One Rule for Handling Book Reviews

ACFW Advice, Book Reviews, Encouragement, Friends of ACFW Leave a Comment

by Beth K. Vogt

I had a rough day a couple of weeks ago. My daughter fell and badly sprained her ankle. My 96-year-old mother-in-law fell in her kitchen, which I’ve determined is her personal Bermuda Triangle. After 4 firefighters came and helped her back up, I went and checked on her

Two falls before noon. Yes, gravity behaved badly that day.

While I managed to stay upright, my emotions were off-kilter, thanks to anxiety and juggling regular life with these unexpected emergencies. By midnight, I was worn out and yet wide-awake, adrenalin still coursing through my veins. So what did I do?

Because I was overtired and lonely – my husband was away for a week of fishing – I broke my own often-stated rule: Don’t read book reviews.I went to GoodReads and skimmed reviews for my upcoming release, Crazy Little Thing Called Love.

Did I read any of the positive ones? No – and there were plenty. Instead, I zeroed in on the one that didn’t like how my destination wedding novel focused on my heroine’s wedding. (O-kay.) And the one that thought my characters made too many poor choices. (Next time, perfect characters. Check.)

REALITY: A review is someone’s opinion of my book. Of my writing. It’s their viewpoint – it’s not final judgment on me as a person. Some people will like my books. Some people won’t. And for some reason, we writers tend to remember the reviewers who don’t like our books.

It’s all well and good to say Don’t read reviews, but what should we do instead? Here’s what author Francis Chan suggests:

“‘What does this person think? What does that person think?’ Forget about it, look at [the Bible.] What does God say?”

Granted, Francis Chan wasn’t talking about book reviews per se. And of course, God says nothing about my book – any author’s book – in the Bible. But He does say so, so much about you and me. Who we are. How much He loves us. How He will never leave us or forsake us. How we are chosen. Precious. Made in His image.

So what’s my rule for handling book reviews? If you’re like me and break the “Don’t read reviews” boundary: Forget about what a book reviewer says about you; remember what God says about you.

Why anchor your mood, your self-worth, your estimation of yourself as a writer, to some (usually) unknown reviewer’s take on your book? A reviewer did nothing more than read your book and write an opinion about it. God created you. He knows you, inside and out.

Forget what they say. What does God say about you?

Beth Vogt April 2013Beth K. Vogt believes God’s best often waits behind the doors marked “Never.” A 2015 RITA ® Finalist and a 2015 and 2014 Carol Award finalist, Beth launched her 2015 destination wedding series with an e-novella, Can’t Buy Me Love (May) and a novel,Crazy Little Thing Called Love (June). Visit Beth at her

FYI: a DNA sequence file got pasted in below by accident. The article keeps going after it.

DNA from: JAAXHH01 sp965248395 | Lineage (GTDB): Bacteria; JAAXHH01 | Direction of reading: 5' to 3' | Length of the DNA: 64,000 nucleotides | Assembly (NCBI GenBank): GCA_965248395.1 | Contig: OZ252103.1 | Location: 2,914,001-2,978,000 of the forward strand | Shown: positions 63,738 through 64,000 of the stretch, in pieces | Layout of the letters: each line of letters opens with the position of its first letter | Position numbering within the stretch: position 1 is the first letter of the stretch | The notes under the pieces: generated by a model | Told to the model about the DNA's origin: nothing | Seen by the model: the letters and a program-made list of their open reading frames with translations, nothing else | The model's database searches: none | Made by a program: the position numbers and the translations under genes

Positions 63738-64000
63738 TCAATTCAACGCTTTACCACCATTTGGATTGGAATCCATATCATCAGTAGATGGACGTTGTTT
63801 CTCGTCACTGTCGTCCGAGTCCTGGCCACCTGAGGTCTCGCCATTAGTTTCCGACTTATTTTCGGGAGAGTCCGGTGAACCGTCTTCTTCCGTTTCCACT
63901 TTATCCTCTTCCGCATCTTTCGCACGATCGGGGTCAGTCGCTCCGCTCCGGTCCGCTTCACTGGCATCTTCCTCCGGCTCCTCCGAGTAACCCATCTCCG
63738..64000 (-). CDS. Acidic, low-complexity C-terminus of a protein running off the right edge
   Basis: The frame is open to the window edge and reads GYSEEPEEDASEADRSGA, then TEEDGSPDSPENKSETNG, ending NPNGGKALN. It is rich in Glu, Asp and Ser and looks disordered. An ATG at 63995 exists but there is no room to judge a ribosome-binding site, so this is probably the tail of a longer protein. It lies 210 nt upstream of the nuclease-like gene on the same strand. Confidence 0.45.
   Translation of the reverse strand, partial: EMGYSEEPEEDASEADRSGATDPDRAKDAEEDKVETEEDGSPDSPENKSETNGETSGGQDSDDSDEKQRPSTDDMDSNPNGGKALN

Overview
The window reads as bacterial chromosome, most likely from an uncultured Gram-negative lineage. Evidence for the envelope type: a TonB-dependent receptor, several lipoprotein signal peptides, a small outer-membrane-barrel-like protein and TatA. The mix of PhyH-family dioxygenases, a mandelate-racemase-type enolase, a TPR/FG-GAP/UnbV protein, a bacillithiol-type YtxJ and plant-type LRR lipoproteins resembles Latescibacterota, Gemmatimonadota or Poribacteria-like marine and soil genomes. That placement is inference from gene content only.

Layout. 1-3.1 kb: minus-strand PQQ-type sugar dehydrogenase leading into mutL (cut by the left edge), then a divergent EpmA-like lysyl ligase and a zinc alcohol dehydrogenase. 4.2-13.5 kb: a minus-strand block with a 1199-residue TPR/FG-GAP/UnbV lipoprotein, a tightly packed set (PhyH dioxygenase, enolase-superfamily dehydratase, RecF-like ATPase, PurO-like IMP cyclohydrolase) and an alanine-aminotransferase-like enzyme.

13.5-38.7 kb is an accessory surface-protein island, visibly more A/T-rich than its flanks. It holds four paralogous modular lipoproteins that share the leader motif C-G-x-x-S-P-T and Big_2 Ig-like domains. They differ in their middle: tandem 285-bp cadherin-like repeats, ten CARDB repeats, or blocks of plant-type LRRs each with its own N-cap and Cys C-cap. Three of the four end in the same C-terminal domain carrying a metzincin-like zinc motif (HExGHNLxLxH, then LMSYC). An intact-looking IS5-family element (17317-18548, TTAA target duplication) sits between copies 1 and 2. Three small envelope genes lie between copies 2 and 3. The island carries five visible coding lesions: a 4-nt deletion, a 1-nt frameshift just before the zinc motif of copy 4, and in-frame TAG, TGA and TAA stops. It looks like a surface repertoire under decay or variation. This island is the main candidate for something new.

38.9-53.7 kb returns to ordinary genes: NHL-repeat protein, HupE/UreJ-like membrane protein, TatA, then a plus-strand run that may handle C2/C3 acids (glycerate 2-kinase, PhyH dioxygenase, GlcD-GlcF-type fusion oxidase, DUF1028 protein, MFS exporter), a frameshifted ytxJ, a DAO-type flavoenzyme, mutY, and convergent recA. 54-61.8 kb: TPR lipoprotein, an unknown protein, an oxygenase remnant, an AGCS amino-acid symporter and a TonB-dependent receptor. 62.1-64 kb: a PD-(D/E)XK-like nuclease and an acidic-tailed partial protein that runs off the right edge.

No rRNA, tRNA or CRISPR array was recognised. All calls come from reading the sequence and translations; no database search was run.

Comments 0

  1. One thing to remember, too, is to take from the crtiticism anything of value that might be there. Of course, sometimes there is nothing of value and the criticizer just doesn’t get it: sometimes I have read reviews of books I’ve loved and wondered how the reviewer could possibly say what she said and why she didn’t see all the good things I did. But sometimes, especially if you see the same point crop up in several reviews, the criticism might point out something that you can improve on next time. Umtimately we rest in God’s love and care for us, but sometimes He does use other people like sandpaper to rub off our rough edges.

  2. Thanks for commenting, Mariam and Barbara. And yes, Barbara, it is good to if the criticism is of any value at all, especially if it is repeated — although there are other trusted places to get that from too. Mentors. Editors. Preferred Readers.

  3. Hi Beth,

    I needed that Francis Chan quote today. Thank you. Not about book reviews but about rejection.

    It’s funny isn’t how we so forget God’s promises.



  4. Ian: I’m so glad the Francis Chan quote encouraged you at just the right time. I love quotes — and they so often speak to my heart.

    And Sandy, for me it is all about perspective.

  5. Excellent, wise thoughts, Beth. I have to confess I do read reviews but am so thankful to the Lord for information about doing this and responding wisely very early in my writing career. I do think we can learn from reviews, but do need to remember the “rule of thumb” that if the same thing is mentioned at least THREE times by different reviewers, we do need to study the comments very closely(after stamping the foot and a few tears perhaps!)with a view to how to improve. If just one reader mentioned something not to worry, and if two the same then perhaps look closely. However, recently read a couple of reviews on Amazon for one of my e-books that was a print release about 20 years ago. This book was received VERY well back then. To start with, the headings on the e-book now were “Horrible” and “Worthless”. I had to read them, but then realised what they said was so wrong I simply wondered if the reviewers had read the same book I had written – or at the most only read a few paragraphs! I’m sure other authors may have experienced the same.

  6. Beth ~

    Stated with wisdom and truth! One of the top things that struck me when I became an author = those reviews. WOW. You’re right on the money that they can hurt. And we seem to go to them when we’re at a vulnerable point. BUT – and you helped us with this in your post – they are not what defines us or our writing. We’re writing for Christ and He defines us (and makes us whole).

    What a beautiful (and very needed) post today. Thank you!

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